Travel and See

Making a bold decision is almost mostly limited to choices about career, marriage, buying a house and those things we see as the big issues. But I beg to differ. Tweet This: For some percentage of humans in the world, of which I’m kinda part, visiting is a very well thought of and strenuous decision.

And it gets worse when that visit is to a sibling about 5 hours apart from your comfort zone. *Sighs* Yeah. That was me deciding when to fulfil a promise made to my big sister at Kumasi, I’d pay her a visit after about 2 years of complaints from her and a year of my careful consideration. And so I did visit. I think my home-mates were tired of hearing me talk about making the visit for about three months before January 2017 came.

On 2nd January 2017, I packed a few clothes into my mummy’s handbag, after going home to Suhum from Accra for Christmas and left for the Kumasi station around 2pm in the afternoon. When I arrived at the station, the first shock to throw me off balance run through my entire being; the Kumasi vans had apparently stopped loading, I guess within some time of the day, so I had to wait by a nearby bus stop and hope a Kumasi-bound Van from Accra or a private car making the trip will stop and pick me up. The first alarm sounded and I wanted to take the fine excuse to jump into a taxi and go back home and hope to make it the next day through Koforidua. But I knew the truth. I won’t be on a bus to Kumasi again if I don’t get on one today that day, so I waited. Half an hour passed and a private car showed up. I was dead scared to get into it, you know about all these scary stories of getting a ride (this one would have been paid for, though) and ending up in a bush somewhere as the goat for a sacrifice, so you can imagine the sheer joy that sprang from deep within me when a van came by. I rushed from the private car, though I was now about getting seated, and got into the van. And then the journey started.

I knew it was going to be long. I hated that it’ll be that long, the trip that is, so I recollected all the articles I’ve read on having a good attitude in bad situations and threw my sister and nephew I’ve missed so much and they being the reason why I’m making the trip in the first place in the mix and got going. I made the most out of the whole journey. I remembered to look around every new town we got to curiously and appreciate the landscape and buildings, the eagerness of street hawkers to sell their wares and the many funny names of the towns. I sat at the front of the car, closest to the driver and endured all the heat from I don’t know where around his seat with a pretty okay demeanour. And I was actually worn out when I got down at Ejisu to board a car to my sister’s end.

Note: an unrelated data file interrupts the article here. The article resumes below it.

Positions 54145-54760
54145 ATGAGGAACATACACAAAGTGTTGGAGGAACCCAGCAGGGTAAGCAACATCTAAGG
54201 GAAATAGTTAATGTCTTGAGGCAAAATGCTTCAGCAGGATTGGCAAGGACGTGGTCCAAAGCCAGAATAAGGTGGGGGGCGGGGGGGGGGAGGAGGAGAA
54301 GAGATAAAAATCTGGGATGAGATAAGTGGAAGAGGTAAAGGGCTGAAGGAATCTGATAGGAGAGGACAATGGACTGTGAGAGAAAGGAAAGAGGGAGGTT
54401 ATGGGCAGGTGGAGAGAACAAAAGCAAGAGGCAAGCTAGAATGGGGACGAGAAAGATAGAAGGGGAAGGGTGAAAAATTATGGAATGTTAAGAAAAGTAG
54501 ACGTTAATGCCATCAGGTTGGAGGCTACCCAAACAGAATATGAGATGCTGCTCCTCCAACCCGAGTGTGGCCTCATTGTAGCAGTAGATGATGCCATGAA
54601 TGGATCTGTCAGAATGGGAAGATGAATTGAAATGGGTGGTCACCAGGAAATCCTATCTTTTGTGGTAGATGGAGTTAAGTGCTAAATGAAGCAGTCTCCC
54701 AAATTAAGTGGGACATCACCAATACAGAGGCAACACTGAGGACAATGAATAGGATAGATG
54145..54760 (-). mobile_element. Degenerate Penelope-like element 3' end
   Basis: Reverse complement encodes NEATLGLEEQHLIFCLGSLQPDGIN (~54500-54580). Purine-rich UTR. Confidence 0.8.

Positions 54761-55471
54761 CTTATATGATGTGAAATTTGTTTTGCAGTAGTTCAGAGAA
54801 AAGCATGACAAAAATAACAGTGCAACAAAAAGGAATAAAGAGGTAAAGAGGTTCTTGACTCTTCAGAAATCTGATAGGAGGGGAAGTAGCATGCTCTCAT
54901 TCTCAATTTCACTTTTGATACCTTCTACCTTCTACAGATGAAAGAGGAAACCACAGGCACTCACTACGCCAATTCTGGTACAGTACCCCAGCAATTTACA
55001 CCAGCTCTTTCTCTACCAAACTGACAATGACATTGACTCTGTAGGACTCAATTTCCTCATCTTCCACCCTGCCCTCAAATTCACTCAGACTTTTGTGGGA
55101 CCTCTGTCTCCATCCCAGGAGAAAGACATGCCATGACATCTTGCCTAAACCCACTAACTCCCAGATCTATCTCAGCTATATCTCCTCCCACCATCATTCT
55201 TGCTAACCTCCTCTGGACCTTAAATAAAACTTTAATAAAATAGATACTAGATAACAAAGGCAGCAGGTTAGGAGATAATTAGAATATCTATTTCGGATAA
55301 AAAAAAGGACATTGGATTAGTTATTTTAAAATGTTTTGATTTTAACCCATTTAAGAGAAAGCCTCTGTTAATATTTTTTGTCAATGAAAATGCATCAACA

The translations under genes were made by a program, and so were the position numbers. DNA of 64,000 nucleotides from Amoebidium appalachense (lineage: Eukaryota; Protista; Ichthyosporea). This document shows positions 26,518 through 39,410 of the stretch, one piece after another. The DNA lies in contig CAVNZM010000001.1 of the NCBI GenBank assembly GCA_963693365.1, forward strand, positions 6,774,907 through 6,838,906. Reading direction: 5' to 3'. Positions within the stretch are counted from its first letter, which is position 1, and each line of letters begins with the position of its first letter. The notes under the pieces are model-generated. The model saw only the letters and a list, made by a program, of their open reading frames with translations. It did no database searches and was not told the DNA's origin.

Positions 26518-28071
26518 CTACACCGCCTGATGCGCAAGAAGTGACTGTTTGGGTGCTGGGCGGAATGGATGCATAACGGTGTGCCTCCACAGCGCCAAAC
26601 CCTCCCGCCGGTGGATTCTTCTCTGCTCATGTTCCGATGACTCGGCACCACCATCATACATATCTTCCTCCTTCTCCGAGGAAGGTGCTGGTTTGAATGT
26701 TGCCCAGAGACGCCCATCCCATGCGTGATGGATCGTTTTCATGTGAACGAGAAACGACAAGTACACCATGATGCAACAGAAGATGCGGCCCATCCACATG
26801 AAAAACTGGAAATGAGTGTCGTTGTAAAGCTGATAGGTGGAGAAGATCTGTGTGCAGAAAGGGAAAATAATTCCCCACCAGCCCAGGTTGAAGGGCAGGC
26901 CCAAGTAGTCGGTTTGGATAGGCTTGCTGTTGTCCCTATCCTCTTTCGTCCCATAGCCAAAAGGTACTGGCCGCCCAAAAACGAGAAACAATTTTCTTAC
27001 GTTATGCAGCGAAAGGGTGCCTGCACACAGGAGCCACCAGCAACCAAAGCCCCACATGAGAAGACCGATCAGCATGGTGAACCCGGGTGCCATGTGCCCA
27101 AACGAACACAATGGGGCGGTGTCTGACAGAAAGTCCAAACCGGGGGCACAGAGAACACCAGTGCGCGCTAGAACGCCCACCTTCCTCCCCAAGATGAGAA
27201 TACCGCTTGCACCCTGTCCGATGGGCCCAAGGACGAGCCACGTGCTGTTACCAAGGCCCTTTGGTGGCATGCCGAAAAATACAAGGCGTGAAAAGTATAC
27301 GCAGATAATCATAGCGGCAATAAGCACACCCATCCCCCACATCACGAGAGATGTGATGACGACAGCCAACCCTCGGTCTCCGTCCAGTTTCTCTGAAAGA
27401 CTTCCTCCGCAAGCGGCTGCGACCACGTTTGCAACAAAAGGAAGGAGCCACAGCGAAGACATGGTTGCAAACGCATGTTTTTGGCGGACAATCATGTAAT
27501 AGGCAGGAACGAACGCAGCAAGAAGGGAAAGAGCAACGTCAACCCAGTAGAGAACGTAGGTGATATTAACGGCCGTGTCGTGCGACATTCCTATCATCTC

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Me, at Ejisu waiting.

 

I was disappointed on one hand I wasn’t going to Kumasi proper; disappointed that I won’t make a tour trip out of the visit and see the various statues, like the one right after this paragraph, that Kumasi boasts of. I was excited on the other hand I get to get down and reach home soon for the warm hug of my nephew and a full take in of my sister’s always happy face.

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A statue of a town crier and lion near the Kumasi Central Market ©slkhan via flickr.

 

So I boarded a car to Effiduase from Ejisu and a taxi from Ejisu to Oyoko and after walking down the wrong route to meet my nephew and having to walk back down again and cross to the side of the road, I should have dropped my all-knowing hat and crossed to the very first time, I was home with my sister and my nephew for a visit that’ll last a week and few days but that benefited me a lot. And I’m sure going to share the benefits in another blog post.

For now, remember, Tweet this: love must always be allowed to win over any fear. And for my niche human percentage, visiting isn’t that scary after all. It may be overrated even.

©M’afua Awo Twumwaah 2017.

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